The life of evangelical churches and their spiritual leaders has been portrayed in some recent films and series. Can they help us start conversations?
A crocodile can weigh up to 900 kg, however, its brain is no bigger than a human thumb.
And these are they which are unclean unto you among the creeping things that creep upon the earth; the weasel, and the mouse, and the great lizard after its kind, and the gecko, and the land-crocodile, and the lizard, and the sand-lizard, and the chameleon. Leviticus11:29-30
The Hebrew term tannin, which appears in the list of unclean animals in Leviticus 11, is translated as great lizard or crocodile in most English versions. In the book of Ezekiel, Egypt is compared to a monstrous giant crocodile (Ezekiel 29:3-4). Some scholars believe that the enormous leviathan mentioned in the Old Testament (Job 3:8; 41:1; Psalm 74:14; 104:26; Isaiah 27:1) could be an analogy for the crocodile. That said, the features of the leviathan described in the Bible do not correspond perfectly to those of the crocodile.
The men and women of the Bible were familiar with the crocodile from the Nile (Crocodylus niloticus), was common not only in Egypt, but also in Israel. In fact, we know that this huge reptile lived in Biblical lands because bone remains have been found in caves on Mount Carmel. Near Caesarea there is a stream which flows into the Mediterranean, and is known as “the crocodile stream”, or Nájal Taniním, where these reptiles could be seen right up until the start of the 20th century. The last time a crocodile was spotted in this place was 1912, and its remains are conserved in the zoological collection of a Catholic bishop, popularly known as “Father Schmitz”, just north of the Damascus Gate in the old city of Jerusalem. Thus we know that there were indeed there were Nilotic crocodiles in the Holy Land.
In ancient Egypt, they were regarded as sacred animals, capable of predicting the future of mortals, and there were even special places for their veneration in cities such as Kom Ombo, Thebes among others. The Pharaohs often had crocodiles in captivity in suitably adapted spaces in their palaces, as they were believed to be divine beings and formed part of the cast of Egypt’s mythological entities. When crocodiles died, they were mummified like the Pharaohs themselves. One of these gods, Sobek, was represented as a man with a crocodile’s head, associated with the fertility, the protection and the power of the Pharaoh.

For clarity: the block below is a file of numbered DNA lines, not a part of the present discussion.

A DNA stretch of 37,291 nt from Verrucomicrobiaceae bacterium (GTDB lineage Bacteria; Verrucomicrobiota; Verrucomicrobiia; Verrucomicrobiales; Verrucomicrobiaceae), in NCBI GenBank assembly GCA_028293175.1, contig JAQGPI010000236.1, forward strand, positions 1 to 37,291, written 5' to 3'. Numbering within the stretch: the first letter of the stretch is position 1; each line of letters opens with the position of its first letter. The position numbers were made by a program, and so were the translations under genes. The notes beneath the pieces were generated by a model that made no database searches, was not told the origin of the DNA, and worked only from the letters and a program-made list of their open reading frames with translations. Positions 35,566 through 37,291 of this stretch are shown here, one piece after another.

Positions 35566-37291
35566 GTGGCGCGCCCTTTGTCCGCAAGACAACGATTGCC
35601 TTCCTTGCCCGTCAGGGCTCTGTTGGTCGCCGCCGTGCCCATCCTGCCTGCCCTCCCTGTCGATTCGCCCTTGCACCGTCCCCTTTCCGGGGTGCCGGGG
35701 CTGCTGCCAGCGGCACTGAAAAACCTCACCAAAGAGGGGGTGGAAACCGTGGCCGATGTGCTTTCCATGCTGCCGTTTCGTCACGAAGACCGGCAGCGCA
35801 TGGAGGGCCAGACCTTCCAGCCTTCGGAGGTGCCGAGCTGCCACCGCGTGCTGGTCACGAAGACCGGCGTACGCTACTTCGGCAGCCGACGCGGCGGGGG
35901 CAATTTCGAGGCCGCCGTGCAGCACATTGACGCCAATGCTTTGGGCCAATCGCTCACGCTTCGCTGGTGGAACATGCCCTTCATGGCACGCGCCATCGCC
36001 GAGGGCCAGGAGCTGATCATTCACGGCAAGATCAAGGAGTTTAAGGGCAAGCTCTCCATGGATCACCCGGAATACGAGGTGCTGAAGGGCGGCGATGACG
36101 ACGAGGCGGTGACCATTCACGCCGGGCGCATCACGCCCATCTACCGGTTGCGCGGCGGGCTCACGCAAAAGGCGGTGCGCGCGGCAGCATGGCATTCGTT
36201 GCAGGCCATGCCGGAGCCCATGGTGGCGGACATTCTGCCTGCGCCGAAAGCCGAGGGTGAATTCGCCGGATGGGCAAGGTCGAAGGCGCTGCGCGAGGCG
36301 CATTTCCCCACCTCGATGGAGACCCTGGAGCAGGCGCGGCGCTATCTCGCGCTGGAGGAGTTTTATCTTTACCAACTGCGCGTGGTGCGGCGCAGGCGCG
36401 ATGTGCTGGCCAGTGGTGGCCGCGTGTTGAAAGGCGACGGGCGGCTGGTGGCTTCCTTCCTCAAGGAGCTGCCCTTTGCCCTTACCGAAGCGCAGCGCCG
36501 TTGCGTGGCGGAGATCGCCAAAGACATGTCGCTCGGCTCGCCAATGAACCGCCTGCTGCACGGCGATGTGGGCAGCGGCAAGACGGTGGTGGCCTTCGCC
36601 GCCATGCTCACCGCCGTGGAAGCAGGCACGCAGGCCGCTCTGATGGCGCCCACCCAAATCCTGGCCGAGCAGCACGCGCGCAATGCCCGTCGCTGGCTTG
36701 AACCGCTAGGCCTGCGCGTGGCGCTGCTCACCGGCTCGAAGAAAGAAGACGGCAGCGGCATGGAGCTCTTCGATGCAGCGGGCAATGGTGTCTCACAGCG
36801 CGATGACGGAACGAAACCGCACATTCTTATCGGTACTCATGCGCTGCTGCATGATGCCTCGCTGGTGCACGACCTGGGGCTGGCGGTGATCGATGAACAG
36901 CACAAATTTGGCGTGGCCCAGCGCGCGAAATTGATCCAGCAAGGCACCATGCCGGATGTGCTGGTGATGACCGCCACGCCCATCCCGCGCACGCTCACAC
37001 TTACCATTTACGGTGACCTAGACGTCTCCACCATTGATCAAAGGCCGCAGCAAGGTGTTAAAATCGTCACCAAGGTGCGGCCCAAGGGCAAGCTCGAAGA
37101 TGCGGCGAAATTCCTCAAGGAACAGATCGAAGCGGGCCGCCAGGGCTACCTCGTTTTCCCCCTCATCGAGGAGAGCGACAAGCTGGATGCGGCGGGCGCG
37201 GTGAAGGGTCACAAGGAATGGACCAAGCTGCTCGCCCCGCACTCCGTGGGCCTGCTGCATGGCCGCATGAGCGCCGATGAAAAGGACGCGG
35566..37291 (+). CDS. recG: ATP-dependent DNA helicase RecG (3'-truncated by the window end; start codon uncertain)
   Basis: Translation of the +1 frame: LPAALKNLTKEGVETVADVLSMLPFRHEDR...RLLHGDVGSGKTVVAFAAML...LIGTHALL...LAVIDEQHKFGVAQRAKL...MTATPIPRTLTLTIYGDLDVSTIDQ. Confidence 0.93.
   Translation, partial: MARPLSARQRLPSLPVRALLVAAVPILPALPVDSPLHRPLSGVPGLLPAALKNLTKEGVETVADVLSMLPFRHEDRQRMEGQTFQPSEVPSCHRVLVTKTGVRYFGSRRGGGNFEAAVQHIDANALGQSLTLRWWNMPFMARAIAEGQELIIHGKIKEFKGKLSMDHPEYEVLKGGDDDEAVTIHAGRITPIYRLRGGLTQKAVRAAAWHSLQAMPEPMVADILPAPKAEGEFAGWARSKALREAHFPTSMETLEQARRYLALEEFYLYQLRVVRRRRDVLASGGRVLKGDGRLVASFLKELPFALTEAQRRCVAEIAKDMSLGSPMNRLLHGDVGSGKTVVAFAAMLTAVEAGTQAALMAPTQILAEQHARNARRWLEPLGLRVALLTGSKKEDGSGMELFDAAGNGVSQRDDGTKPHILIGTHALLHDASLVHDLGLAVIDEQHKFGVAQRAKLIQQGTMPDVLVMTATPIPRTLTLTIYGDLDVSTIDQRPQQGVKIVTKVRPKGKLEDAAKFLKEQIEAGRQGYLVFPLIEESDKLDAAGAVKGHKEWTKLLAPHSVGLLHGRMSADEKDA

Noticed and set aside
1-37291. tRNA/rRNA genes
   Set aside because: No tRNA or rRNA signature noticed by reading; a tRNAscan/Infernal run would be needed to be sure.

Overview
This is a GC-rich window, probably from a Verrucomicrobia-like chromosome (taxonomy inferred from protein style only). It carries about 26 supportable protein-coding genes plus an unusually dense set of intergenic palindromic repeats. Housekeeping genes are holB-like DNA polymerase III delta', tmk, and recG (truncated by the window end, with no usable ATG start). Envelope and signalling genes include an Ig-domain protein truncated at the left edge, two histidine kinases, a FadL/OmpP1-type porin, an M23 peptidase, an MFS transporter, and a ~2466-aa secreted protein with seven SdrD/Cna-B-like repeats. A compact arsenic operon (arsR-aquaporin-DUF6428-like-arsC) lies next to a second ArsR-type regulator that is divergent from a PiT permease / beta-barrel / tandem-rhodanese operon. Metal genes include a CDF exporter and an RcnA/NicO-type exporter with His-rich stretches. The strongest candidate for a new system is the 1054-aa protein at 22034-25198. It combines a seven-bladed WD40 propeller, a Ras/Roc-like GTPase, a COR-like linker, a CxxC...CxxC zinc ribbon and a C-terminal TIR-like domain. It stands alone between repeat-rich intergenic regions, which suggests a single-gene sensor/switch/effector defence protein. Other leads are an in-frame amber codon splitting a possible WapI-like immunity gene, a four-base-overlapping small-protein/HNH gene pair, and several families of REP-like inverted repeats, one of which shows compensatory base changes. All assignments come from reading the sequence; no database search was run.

The Nile crocodile is not exclusive to this river, as it can also be found in rivers and lakes in tropical Africa, and on the island of Madagascar. It is a sauropsida reptile, belonging to the Crocodylidae family, and can measure up to six metres long and weigh about 900 kg. Its reputation for devouring human beings is, in fact, well-deserved, as it is estimated that around 200 people are eaten by crocodiles every year. They don’t discriminate between a gazelle drinking water at the riverside and a person washing their clothes. However, their diet is usually made up of fish, zebras, nus, small hippopotami, carrion and smaller crocodiles. They can consume up to half their weight at once. Unlike other reptiles which leave their nests after laying their eggs, crocodiles and attentive and caring parents. They protect their nests fiercely and, after the eggs are hatched, they carry their new-born to the water in their mouths.
They hunt by hiding under the surface of the water, near the water’s edge, and wait patiently for animals to approach to drink. In a flash they then leap out, grab their prey and drag it into the water to drown it. They use their numerous teeth are not to chew their victim, but to hold it in their mouths. Then they turn round on their own body until they can tear off a large chunk of flesh. This behaviour is known as “the twist of death”.
In ancient Egypt, crocodiles were also associated with Seth, the god of evil. Hence, even today some people groups, such as the Nubian fishermen, place stuffed crocodiles at the entrance of their homes with the superstitious intention of warding off evil spirits.
Leviticus 11: 27-30 says: And all that walk on their paws, among the animals that go on all fours, are unclean to you. Whoever touches their carcass shall be unclean until the evening, and these are unclean to you among the swarming things that swarm on the ground: the mole rat, the mouse, the great lizard of any kind, the gecko, the monitor lizard, the lizard, the sand lizard, and the chameleon.
This text refers, among other animals, to crocodiles, and includes them in the list of unclean animals which the Israelites were forbit to eat. As we have seen, some of these animals were divinised by the surrounding cultures, so there were undoubtedly also religious reasons for this prohibition.
Nevertheless, now we know that there were important sanitary reasons behind it. At that time people could not have known why it was dangerous to eat reptile flesh. Now, however, it is known to be potentially toxic. Consuming the flesh of reptiles – such as crocodiles, lizards or snakes – can cause a range of diseases and health problems, including trichinosis,pentastomiasis, gnatostomiasis, esparganosis, among others, since they contain pathogenic bacteria, especially Salmonella, Shigella, Yersinia, Campylobacter, Clostridium and Staphylococcus.
For that reason, health authorities recommend that this type of meat be frozen before being eaten, and that it never be eaten raw, so as to avoid possible risks to one’s health. The Scriptures embody wisdom which greatly surpasses the human knowledge of the period when they were written. A crocodile can weigh, as we have seen, up to 900 kg, however, its brain is no bigger than a human thumb. Despite this, they are animals that have adapted so well to their environment that they have never been in danger of extinction.